Analyzing user messages in social media can measure different population characteristics, including public health measures. For example, recent work has correlated Twitter messages with influenza rates in the United States; but this has largely been the extent of mining Twitter for public health. In this work, we consider a broader range of public health applications for Twitter. We apply the recently introduced Ailment Topic Aspect Model to over one and a half million health related tweets and discover mentions of over a dozen ailments, including allergies, obesity and insomnia. We introduce extensions to incorporate prior knowledge into this model and apply it to several tasks: tracking illnesses over times (syndromic surveillance), measuring behavioral risk factors, localizing illnesses by geographic region, and analyzing symptoms and medication usage. We show quantitative correlations with public health data and qualitative evaluations of model output. Our results suggest that Twitter has broad applicability for public health research.

Book Chapters

Smith, M. C., & Broniatowski, D. A. (2016). Modeling Influenza by Modulating Flu Awareness. In K. Xu, D. Reitter, D. Lee, & N. Osgood (Eds.), SBP-BRIMS. Springer International Publishing.

It is important for public health officials to follow both the incidence of disease and the public’s perception of it, especially in the Internet-connected age. In the specific context of influenza, disease surveillance through social media has proven effective, but public awareness of influenza and its effects are not well understood. We build upon the existing Epstein model of coupled contagion with the aim of including modern media mechanisms for awareness transmission. Our agent-based model captures the unique effects of news media and social media on disease dynamics, and suggests potential areas for policy intervention to modulate the spread of the flu.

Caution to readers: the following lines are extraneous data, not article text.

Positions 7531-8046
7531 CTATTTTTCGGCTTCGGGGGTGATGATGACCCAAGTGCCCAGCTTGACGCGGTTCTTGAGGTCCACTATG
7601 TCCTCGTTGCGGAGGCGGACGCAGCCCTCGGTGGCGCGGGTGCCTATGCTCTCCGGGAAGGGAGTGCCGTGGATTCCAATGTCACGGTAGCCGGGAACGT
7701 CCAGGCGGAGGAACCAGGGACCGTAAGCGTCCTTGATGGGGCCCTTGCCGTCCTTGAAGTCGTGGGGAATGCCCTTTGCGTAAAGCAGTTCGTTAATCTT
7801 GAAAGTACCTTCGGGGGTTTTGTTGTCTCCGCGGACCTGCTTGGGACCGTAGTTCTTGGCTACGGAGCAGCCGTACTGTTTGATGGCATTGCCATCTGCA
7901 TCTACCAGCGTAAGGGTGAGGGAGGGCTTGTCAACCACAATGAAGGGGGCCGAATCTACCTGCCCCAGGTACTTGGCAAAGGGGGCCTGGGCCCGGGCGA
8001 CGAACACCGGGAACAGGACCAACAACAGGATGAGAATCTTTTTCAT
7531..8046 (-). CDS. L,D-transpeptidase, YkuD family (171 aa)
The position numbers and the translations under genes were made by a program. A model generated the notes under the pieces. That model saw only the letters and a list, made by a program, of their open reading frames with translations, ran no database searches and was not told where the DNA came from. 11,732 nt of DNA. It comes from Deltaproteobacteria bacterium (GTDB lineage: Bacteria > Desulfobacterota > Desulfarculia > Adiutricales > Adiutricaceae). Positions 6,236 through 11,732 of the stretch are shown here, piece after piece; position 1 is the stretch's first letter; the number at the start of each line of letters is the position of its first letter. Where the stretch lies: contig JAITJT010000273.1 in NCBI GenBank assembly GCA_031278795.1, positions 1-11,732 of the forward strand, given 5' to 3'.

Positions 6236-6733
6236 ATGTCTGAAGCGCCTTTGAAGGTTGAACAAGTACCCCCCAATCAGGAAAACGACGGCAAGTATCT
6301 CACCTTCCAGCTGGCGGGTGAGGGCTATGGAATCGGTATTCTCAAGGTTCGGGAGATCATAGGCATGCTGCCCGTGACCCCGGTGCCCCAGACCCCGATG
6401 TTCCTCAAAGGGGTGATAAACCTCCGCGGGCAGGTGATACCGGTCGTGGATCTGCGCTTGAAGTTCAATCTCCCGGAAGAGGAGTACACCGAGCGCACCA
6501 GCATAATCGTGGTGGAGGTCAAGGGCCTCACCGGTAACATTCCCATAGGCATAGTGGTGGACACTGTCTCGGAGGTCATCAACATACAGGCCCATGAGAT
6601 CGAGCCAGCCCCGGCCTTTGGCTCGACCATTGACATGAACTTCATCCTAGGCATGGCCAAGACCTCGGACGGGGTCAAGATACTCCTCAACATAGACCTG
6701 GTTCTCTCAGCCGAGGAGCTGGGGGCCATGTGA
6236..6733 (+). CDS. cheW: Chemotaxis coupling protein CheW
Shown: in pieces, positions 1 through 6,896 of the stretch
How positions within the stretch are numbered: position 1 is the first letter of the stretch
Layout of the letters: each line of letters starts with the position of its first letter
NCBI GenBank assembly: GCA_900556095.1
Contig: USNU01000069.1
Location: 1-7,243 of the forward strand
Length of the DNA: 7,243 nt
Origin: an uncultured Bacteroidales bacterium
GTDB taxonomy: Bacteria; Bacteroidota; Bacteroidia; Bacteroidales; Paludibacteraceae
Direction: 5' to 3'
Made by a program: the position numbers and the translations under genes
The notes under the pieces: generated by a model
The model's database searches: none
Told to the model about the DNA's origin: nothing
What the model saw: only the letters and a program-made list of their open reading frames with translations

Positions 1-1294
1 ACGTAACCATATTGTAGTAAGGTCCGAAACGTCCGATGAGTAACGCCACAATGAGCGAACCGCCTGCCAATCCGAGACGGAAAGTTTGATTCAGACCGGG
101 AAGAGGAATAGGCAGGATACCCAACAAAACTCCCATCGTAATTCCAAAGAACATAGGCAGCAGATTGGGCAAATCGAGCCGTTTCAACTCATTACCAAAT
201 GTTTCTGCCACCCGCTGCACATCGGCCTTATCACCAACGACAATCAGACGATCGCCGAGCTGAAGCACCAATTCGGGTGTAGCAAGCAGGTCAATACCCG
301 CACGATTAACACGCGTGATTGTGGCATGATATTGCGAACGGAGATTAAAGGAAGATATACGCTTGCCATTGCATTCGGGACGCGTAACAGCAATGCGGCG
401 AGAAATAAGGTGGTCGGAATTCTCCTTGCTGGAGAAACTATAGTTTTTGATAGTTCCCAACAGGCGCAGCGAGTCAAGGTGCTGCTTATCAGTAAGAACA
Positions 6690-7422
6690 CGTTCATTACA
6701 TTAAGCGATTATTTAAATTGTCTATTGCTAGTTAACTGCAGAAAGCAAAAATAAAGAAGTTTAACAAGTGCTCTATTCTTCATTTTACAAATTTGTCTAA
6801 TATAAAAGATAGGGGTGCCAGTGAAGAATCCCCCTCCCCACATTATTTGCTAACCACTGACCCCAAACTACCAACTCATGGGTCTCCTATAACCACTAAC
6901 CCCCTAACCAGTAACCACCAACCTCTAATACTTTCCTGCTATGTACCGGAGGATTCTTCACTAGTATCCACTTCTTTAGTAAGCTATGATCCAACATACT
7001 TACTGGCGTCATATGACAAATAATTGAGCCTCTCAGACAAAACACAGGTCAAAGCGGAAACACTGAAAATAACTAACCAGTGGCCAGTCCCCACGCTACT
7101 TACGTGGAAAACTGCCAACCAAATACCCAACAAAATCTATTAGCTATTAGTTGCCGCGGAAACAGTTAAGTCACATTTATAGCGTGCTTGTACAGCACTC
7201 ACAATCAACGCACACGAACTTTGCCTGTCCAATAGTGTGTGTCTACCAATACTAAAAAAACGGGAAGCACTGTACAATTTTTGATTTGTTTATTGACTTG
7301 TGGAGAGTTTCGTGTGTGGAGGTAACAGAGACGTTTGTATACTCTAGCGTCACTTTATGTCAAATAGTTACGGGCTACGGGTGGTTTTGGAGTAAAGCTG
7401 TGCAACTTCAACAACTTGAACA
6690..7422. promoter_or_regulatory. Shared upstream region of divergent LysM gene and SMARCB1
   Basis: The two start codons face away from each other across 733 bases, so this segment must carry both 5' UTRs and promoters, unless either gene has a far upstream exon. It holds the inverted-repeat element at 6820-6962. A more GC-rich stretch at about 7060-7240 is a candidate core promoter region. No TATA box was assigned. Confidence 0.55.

Hu, D., & Broniatowski, D. A. (2016). Designing a Crowdsourcing Tool to Measure Perceived Causal Relationships Between Narrative Events. In K. Xu, D. Reitter, D. Lee, & N. Osgood (Eds.), SBP-BRIMS. Springer International Publishing.

The computational study of narrative is important to multiple academic disciplines. However, prior research has been limited by the inability to quantify subjects’ comprehension of the causal structure within each narrative text. With the aid of big data technology and crowdsourcing tools, we aim to design a new approach to analysis the content of narratives in a data-driven manner, while also making these analyses scientifically replicable. The goal of this research is therefore to develop a tool that can be used to measure people’s understanding of the causal relationships within a piece of text.